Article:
Bioimages home      (click on an image to enlarge)
view this page in its intended navigation context

Florida Sand Pine Scrub (WWF ecoregion NA0513)

Archbold Biological Station, central Florida
Slash pine (Pinus elliottii), Archbold Biological Station, central Florida (c) 2008 Kari Segraves

Source of bioregions data: Olson, D. M. and E. Dinerstein. The Global 200: Priority ecoregions for global conservation. (PDF file) Annals of the Missouri Botanical Garden 89:125-126.

Distinctiveness (1=highest,4=lowest): 1 (globally outstanding)
This is Florida's most distinctive habitat with about half of the species endemic to the ecoregion.  Species must be able to survive in the dry, sandy environment. *

Conservation Status (1=most endangered, 5=most intact): 1 (critical)
The ecoregion itself is very small and only about 10 percent remains intact.  Urbanization and the development of citrus groves is responsible for much of the loss and fire suppression results in the conversion to other habitat types.*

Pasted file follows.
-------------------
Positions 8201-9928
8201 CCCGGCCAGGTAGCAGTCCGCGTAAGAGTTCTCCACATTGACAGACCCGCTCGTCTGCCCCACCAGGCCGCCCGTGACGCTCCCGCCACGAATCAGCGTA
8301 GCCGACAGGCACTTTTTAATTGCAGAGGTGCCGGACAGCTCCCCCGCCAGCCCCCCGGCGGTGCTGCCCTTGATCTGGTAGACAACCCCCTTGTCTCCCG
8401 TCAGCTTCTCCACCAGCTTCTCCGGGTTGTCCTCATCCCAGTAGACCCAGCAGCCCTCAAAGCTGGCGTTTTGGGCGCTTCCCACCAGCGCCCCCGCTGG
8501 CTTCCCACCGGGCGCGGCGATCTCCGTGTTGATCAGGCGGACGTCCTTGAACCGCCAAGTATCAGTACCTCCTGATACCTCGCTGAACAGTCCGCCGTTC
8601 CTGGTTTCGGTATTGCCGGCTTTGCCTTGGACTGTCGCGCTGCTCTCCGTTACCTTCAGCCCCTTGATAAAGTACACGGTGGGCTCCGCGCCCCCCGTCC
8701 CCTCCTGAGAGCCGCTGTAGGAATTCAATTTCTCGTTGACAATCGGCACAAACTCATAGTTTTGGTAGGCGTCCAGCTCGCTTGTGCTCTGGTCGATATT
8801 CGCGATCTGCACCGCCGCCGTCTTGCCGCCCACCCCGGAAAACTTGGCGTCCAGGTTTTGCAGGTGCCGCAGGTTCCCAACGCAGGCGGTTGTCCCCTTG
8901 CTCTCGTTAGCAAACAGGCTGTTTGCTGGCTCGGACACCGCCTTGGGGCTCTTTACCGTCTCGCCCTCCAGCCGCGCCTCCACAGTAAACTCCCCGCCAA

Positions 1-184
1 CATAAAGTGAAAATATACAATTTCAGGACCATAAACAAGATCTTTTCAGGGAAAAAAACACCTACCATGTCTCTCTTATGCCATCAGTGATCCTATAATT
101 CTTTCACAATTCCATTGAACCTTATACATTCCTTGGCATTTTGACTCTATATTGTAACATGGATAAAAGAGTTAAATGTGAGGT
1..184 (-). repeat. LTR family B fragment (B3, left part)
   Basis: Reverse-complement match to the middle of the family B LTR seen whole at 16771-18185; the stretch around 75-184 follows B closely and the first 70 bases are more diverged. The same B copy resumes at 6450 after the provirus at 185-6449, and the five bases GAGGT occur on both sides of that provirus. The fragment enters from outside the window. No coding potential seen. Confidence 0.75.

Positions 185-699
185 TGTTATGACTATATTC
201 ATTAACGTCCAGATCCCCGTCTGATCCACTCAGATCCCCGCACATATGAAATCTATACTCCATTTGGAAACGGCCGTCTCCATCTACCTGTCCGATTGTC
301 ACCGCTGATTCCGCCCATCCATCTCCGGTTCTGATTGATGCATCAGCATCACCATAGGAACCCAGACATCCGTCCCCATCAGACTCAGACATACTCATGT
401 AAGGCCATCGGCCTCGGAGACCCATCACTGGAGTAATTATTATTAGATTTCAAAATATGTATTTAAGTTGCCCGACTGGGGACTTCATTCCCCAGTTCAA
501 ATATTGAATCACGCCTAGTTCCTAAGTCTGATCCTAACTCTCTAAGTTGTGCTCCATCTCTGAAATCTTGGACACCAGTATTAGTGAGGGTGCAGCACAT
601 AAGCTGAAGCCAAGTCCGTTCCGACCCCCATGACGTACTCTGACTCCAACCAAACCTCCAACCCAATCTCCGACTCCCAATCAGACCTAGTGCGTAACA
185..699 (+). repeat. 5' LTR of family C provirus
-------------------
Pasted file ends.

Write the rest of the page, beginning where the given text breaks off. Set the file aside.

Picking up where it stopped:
Characteristic species*
Pinus clausa (scrub pine) (c) 2008 Kari Segraves

Quercus geminata
Quercus myrtifolia (myrtle oak) (c) 2008 Kari Segraves
Quercus inopina
Quercus chapmanii
Ceratiola ericoides (Florida rosemary)
Aphelocoma coerulescens - Florida scrub jayAphelocoma coerulescens (Florida scrub jay) (c) 2008 Kari Segraves
Gopherus polyphemus - Gopher TortoiseGopherus polyphemus (Gopher Tortoise) (c) 2008 Kari Segraves

Associated habitats

Fire-adapted longleaf pine-palmetto forest, Archbold Biological Station, central Florida

Pinus palustris (longleaf pine) and Serenoa repens (saw palmetto) (c) 2008 Kari Segraves  hires

* Ricketts, T.H., E. Dinerstein, D.M. Olson, C.J. Loucks, et al.  (1999) Terrestrial Ecoregions of North America: A Conservation Assessment.  World Wildlife Fund - United States and Canada.  Island Press, Washington, D.C. pp. 268-271.

Terms of use